Trojan at 50
Talk about Reggae and Ska music, and it’s inevitable that shortly into you conversation you will undoubtedly mention Island Records and the iconic Trojan Record brands.
Well this year, Trojan Records have reached half a century, and to celebrate The 2-Tone Village have created a tribute to the label at their Ball Hill site. And former Specials man Neville Staple and his wife and band-mate Christine were on hand to do the honours. Neville himself has quite rightly appeared on the label, and you can bet most record collections boast at least one Trojan record.
It’s easy to be a bit frivolous when we talk about our record collections, the ones you play and the ones that got away, you know the ones: those sitting sadly in the wrong tatty sleeve with more scratches than a Grandmaster Flash album.
This label was very different and most owners of a Trojan record would treat it with as much care and attention as they gave their eighteen eyelet Doc Marten boots. Each beautifully labelled record heralded a reggae or Ska delight, this label was one skinheads and suedeheads alike could trust.
We can all remember buying our first Trojan compilation LP, especially ‘Tighten Up 2′ and that naughty cover.
We eagerly put it on our music centres and skanked to the delight of chart classics of The Pioneers’ ‘Long Shot Kick The Bucket’ and The Upsetters’ ‘Return To Django’.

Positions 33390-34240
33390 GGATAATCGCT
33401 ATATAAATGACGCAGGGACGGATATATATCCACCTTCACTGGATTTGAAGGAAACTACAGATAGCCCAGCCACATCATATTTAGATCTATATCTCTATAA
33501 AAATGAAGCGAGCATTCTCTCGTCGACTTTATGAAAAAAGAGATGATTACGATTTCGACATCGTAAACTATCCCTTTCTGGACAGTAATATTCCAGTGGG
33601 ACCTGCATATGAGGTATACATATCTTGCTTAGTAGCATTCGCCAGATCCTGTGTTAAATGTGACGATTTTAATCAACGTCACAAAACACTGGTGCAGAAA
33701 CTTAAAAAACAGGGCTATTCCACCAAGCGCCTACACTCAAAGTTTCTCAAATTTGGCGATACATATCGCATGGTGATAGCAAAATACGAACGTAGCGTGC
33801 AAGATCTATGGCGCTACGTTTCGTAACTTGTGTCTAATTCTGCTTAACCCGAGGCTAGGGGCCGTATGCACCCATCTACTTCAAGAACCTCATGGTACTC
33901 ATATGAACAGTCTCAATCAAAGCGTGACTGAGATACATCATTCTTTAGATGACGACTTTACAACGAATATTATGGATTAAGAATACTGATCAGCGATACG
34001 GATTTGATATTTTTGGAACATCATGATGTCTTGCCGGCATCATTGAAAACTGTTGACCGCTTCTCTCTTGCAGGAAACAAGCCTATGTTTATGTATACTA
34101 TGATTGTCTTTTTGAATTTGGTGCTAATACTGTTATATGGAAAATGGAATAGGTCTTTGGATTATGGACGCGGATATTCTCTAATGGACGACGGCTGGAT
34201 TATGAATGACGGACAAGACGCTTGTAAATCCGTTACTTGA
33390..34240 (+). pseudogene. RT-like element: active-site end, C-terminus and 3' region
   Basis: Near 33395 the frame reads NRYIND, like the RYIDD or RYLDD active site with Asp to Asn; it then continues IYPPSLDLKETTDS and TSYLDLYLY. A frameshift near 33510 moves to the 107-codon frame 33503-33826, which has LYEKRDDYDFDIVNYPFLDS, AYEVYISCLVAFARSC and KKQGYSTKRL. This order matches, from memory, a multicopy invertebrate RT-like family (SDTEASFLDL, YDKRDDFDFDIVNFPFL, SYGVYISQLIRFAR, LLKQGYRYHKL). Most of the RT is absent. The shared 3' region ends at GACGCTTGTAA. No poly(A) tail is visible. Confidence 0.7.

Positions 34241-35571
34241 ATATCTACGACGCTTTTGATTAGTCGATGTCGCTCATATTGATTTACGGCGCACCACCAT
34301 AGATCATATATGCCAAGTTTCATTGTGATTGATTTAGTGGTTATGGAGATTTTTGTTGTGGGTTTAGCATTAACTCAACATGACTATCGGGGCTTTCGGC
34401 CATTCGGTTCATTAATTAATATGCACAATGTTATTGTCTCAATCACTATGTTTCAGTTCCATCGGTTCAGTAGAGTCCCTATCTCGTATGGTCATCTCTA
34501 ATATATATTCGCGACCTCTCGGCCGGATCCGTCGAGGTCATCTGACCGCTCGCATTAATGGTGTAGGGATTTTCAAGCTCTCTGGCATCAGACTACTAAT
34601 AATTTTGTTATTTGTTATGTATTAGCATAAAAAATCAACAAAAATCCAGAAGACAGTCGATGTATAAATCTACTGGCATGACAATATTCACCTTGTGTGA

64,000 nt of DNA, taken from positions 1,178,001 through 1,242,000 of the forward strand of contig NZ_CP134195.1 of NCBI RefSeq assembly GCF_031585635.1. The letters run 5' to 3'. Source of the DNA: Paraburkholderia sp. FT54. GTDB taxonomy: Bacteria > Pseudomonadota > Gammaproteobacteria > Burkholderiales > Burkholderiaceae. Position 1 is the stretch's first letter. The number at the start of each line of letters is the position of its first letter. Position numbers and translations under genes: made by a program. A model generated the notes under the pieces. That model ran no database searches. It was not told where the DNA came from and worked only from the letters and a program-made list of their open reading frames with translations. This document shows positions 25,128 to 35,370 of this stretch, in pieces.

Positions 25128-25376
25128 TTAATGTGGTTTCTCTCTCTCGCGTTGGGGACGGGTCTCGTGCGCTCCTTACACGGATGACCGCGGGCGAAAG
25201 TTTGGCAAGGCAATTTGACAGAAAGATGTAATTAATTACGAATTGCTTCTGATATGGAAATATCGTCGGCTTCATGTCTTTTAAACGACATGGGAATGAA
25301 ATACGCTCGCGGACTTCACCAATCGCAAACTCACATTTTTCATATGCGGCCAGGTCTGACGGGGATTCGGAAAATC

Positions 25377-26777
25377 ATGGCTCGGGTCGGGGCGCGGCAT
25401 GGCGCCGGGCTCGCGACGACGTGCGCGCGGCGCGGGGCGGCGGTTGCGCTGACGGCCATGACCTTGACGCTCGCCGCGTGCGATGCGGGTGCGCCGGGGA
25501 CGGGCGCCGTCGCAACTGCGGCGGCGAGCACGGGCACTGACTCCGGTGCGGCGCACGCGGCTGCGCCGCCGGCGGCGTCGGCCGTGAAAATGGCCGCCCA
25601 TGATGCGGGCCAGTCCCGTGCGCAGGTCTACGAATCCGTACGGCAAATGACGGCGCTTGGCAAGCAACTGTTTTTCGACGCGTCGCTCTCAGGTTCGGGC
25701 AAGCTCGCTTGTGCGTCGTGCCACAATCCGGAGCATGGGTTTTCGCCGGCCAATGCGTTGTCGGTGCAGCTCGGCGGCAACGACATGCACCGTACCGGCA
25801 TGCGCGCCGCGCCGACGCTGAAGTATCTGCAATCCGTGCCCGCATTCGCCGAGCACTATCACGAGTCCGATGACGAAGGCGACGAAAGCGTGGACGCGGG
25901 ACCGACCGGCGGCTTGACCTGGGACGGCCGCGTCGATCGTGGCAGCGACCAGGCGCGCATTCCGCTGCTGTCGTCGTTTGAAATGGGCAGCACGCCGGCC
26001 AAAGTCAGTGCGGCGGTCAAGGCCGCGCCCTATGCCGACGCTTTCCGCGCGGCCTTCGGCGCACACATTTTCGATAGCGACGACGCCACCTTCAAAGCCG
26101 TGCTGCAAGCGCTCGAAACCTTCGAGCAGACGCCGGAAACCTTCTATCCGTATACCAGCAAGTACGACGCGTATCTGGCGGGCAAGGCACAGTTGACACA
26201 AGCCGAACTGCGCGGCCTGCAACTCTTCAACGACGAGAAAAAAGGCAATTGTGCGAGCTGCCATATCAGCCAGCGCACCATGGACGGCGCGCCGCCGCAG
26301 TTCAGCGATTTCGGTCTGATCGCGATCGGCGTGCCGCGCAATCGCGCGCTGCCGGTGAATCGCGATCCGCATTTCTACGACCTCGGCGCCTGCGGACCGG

From that moment onwards, those songs and so many more of them would be indelibly stamped in our DNA. Even now, the goose bumps appear when these songs are played.
I don’t mean to get on my high horse here but this brand had cultural importance. After all it gave us teenagers an insight into the Jamaican way of life.
We would dream of being Rude Boys in Shanty town, sunnier climbs and a rhythms on every street. Rhythms like Israelites – Desmond Dekker & The Aces, Double Barrel – Dave & Ansel Collins, Monkey Man – The Maytals, Red Red Wine – Tony Tribe, Skinhead Moonstomp – Symarip, Everything I Own – Ken Boothe, Moon River – Greyhound and Hurt so Good – Susan Cadogan.
Every one was a memory. Many a cover version-to-be, but all were classics. So here’s to another glorious 50 years.
On Saturday, the Coventry Music Museum presents something a little different – a Sounding Off Q&A session that will feature a non-local subject.
Joni Void is Jean Cousin, a young outsider artist originally from Lille, France, now based in Montreal Canada. Jean creates unique cinematic electronic music, inspired by the work of Delia Derbyshire.
Jean visited the museum last year, and the idea of this unique talent playing in Coventry was mutually agreed.
It made sense that he would play his set at The Tin Music & Arts at the Canal Basin, but in the day come to the museum to talk about his musical compositions, his world of samples and ‘found sound’ and also talk about his career to date.
Both events are proudly part of the Birmingham, Solihull and Sandwell Jazz Festival.
On the night at The Tin, Joni Void will take the gig-goers into a time-bending psychedelic dreamscape.
Catch the Sounding off at Music Museum at noon on Saturday July 28, and his live set later at The Tin at 8pm also on July 28, £5 in advance and £7 on the door.